Sincerity is much sharper and more sophisticated than his previous work and definitely follows an Americana/alt-country track, heavy with the steel of Milo Deering and the lessons learned from observing the success of Jack Ingram's version of Boyd's "Flutter," which went to No. 51 on the Billboard country singles chart.
"I wanted to take a step up," Boyd explains. "I had arrangements, but I also wanted to get somebody that could help me compete on the level of Freedy Johnston. What that would end up sounding like, I didn't have any idea." The person Boyd chose for that help was buddy and longtime local contributor Terence Slemmons, known for his work with many artists including Little Jack Melody and Dah-veed Garza. Slemmons--joined by Jim Dailey on drums--also plays bass with Boyd's live combo.
"I always thought that my stuff could fall into that alt-country or Americana slot," Boyd says. "I've always loved country music, but I've always thought of myself as a rocker, even though most people think of me as folk." He doesn't chafe under the folk label, though. "I'll take it," he says of the popular perception of his music. "I'm not on some mission; I'll just play what I want and just let the chips fall." He is glad, however, to be slipping out from under some of the snares that come with the romantic form.
He's not renouncing his old songs or his sweeter side, however. Witness the pop precision of "Someone Who Can Do No Wrong" or the '50s-pop "This Kiss," co-written with Warden and Sara Hickman. "Take 'Much Better Off Without You,'" Boyd says as an example. "That guy [the narrator] is pretty pissed, and he's pretty tightly wound up."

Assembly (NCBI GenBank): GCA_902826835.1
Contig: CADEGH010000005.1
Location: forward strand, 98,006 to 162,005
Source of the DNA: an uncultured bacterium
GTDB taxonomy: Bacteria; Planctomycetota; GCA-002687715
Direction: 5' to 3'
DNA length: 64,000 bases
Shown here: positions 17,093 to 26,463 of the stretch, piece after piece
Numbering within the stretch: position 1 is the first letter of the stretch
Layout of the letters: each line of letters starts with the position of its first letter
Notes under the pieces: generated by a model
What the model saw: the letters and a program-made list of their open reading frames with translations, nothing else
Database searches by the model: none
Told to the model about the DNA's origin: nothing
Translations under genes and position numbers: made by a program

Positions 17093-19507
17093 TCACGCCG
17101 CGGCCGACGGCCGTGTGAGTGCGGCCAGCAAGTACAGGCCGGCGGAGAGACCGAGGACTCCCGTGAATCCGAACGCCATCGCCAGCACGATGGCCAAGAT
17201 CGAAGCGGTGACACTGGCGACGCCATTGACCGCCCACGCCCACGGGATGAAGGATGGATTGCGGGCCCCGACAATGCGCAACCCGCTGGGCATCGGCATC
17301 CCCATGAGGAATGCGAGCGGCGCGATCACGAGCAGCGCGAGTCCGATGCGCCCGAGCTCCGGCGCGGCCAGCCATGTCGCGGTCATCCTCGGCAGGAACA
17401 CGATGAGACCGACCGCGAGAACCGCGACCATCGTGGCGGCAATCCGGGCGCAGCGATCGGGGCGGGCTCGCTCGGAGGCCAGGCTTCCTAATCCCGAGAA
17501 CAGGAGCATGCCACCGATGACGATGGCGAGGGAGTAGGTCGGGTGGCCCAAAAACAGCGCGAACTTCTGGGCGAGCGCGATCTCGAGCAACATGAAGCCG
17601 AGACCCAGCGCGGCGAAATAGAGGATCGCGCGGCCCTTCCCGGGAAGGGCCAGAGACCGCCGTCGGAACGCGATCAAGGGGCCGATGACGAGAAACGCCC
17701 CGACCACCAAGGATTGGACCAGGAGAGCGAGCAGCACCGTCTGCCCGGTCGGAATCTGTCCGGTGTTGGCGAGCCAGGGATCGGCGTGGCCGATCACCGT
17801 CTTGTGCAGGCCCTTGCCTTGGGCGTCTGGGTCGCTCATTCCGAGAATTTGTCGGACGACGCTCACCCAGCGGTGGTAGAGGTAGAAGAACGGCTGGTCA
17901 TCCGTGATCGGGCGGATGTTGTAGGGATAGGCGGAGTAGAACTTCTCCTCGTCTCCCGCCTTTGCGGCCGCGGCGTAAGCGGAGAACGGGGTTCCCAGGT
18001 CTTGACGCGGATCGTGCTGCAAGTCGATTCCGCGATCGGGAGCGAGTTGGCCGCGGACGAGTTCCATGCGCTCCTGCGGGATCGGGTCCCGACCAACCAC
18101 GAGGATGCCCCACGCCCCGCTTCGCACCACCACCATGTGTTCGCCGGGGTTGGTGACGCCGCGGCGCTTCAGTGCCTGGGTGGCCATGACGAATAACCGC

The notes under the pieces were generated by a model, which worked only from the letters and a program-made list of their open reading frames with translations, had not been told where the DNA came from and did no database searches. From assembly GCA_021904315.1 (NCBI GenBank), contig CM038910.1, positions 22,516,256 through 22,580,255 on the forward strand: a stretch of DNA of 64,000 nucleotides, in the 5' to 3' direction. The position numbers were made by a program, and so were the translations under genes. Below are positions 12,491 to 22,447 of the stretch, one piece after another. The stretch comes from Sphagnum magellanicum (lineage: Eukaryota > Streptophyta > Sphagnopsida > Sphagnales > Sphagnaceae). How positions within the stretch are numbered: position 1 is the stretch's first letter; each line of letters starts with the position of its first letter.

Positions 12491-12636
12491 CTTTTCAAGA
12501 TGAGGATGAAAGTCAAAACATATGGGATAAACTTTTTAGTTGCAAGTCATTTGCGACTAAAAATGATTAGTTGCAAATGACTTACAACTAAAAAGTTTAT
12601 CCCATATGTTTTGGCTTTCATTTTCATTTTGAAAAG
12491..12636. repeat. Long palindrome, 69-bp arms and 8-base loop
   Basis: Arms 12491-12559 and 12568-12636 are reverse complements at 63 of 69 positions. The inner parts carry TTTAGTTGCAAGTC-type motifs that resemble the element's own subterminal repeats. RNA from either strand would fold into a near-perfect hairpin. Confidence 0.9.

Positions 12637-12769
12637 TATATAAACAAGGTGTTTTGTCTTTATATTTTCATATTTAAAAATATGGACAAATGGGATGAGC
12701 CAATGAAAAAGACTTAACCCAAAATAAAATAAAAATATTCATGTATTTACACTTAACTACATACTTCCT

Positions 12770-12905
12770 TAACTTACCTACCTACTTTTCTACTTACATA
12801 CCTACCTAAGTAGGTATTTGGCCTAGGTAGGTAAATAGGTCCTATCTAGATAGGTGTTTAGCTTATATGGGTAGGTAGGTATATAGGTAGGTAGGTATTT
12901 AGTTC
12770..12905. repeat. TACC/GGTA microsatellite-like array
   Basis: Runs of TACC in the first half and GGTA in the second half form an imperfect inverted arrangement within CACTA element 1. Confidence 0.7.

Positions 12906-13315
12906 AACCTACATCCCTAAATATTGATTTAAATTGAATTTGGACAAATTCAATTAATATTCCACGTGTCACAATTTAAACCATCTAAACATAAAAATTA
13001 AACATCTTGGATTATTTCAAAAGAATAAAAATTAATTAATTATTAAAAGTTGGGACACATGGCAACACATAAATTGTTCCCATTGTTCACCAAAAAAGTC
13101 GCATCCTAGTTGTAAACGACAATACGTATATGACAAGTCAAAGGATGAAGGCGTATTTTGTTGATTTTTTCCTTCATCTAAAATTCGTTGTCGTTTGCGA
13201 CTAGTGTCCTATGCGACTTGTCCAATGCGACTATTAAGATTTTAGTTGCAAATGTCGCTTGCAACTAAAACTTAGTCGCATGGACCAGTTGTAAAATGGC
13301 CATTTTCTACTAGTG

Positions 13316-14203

He pauses. "I would never try to 'toughen up' a song," he says, "and I don't shy away from a straight-ahead love song or a heartbroken song. I can still sing a song like 'Number Two' and happily do sing it, but it's not the kind of thing I would write now."
Boyd has faith that his audience will follow him. "It's kind of a challenge to the people who like me for that hopeful--or hopeless--romantic in those songs like "This Heart" and "Juliet," he says, "but I think that's still there."
Colin Boyd will be celebrating the Denton release of Sincerity at Dan's Bar on Thursday, November 13, and the Dallas release the next night at Poor David's. The final step in his quest for world domination--the Fort Worth release party--will be held at 4 p.m. on Saturday, November 15, at Borders.
VDO makes AP's best
Definitely bent and totally fearless, the musical mad scientists at the helm of our own Vas Deferens Organization have garnered yet another prop from the national print media, this time from Alternative Press, the monthly that serves as an international reference point for indie and truly alternative music. In the spring of this year, Managing Editor Dave Segal came across VDO's '97 release Transcontinental Conspiracy in the magazine's slush pile of unsolicited albums, demos, and musical miscellany.